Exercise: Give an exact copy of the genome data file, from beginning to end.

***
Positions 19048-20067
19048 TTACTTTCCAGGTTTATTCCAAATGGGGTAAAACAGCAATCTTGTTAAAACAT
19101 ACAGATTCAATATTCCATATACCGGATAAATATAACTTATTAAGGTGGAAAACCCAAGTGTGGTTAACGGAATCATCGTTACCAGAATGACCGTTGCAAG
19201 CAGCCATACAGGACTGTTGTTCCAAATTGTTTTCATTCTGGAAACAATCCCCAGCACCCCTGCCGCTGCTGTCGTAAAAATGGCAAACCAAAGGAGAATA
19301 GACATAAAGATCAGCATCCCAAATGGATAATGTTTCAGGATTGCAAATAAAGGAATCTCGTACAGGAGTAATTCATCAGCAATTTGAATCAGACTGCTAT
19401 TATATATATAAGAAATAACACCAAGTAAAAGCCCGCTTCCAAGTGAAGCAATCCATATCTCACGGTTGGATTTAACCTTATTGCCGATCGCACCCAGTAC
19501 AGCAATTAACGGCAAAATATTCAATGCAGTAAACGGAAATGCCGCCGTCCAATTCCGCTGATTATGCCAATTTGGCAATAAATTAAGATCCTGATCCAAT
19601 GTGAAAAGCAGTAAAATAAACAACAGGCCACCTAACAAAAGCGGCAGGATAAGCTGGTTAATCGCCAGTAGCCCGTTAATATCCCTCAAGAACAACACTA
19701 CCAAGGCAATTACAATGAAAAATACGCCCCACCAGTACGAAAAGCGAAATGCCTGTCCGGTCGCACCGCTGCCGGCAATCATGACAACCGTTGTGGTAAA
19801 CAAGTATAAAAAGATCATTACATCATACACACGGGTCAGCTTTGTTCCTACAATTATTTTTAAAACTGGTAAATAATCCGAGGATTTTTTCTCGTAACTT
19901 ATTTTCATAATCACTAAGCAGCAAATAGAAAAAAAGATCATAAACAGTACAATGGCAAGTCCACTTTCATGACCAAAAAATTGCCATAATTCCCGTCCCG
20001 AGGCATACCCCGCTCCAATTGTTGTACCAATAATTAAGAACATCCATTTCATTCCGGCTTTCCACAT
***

Positions 19048-20067
19048 TTACTTTCCAGGTTTATTCCAAATGGGGTAAAACAGCAATCTTGTTAAAACAT
19101 ACAGATTCAATATTCCATATACCGGATAAATATAACTTATTAAGGTGGAAAACCCAAGTGTGGTTAACGGAATCATCGTTACCAGAATGACCGTTGCAAG
19201 CAGCCATACAGGACTGTTGTTCCAAATTGTTTTCATTCTGGAAACAATCCCCAGCACCCCTGCCGCTGCTGTCGTAAAAATGGCAAACCAAAGGAGAATA
19301 GACATAAAGATCAGCATCCCAAATGGATAATGTTTCAGGATTGCAAATAAAGGAATCTCGTACAGGAGTAATTCATCAGCAATTTGAATCAGACTGCTAT
19401 TATATATATAAGAAATAACACCAAGTAAAAGCCCGCTTCCAAGTGAAGCAATCCATATCTCACGGTTGGATTTAACCTTATTGCCGATCGCACCCAGTAC
19501 AGCAATTAACGGCAAAATATTCAATGCAGTAAACGGAAATGCCGCCGTCCAATTCCGCTGATTATGCCAATTTGGCAATAAATTAAGATCCTGATCCAAT
19601 GTGAAAAGCAGTAAAATAAACAACAGGCCACCTAACAAAAGCGGCAGGATAAGCTGGTTAATCGCCAGTAGCCCGTTAATATCCCTCAAGAACAACACTA
19701 CCAAGGCAATTACAATGAAAAATACGCCCCACCAGTACGAAAAGCGAAATGCCTGTCCGGTCGCACCGCTGCCGGCAATCATGACAACCGTTGTGGTAAA
19801 CAAGTATAAAAAGATCATTACATCATACACACGGGTCAGCTTTGTTCCTACAATTATTTTTAAAACTGGTAAATAATCCGAGGATTTTTTCTCGTAACTT
19901 ATTTTCATAATCACTAAGCAGCAAATAGAAAAAAAGATCATAAACAGTACAATGGCAAGTCCACTTTCATGACCAAAAAATTGCCATAATTCCCGTCCCG
20001 AGGCATACCCCGCTCCAATTGTTGTACCAATAATTAAGAACATCCATTTCATTCCGGCTTTCCACAT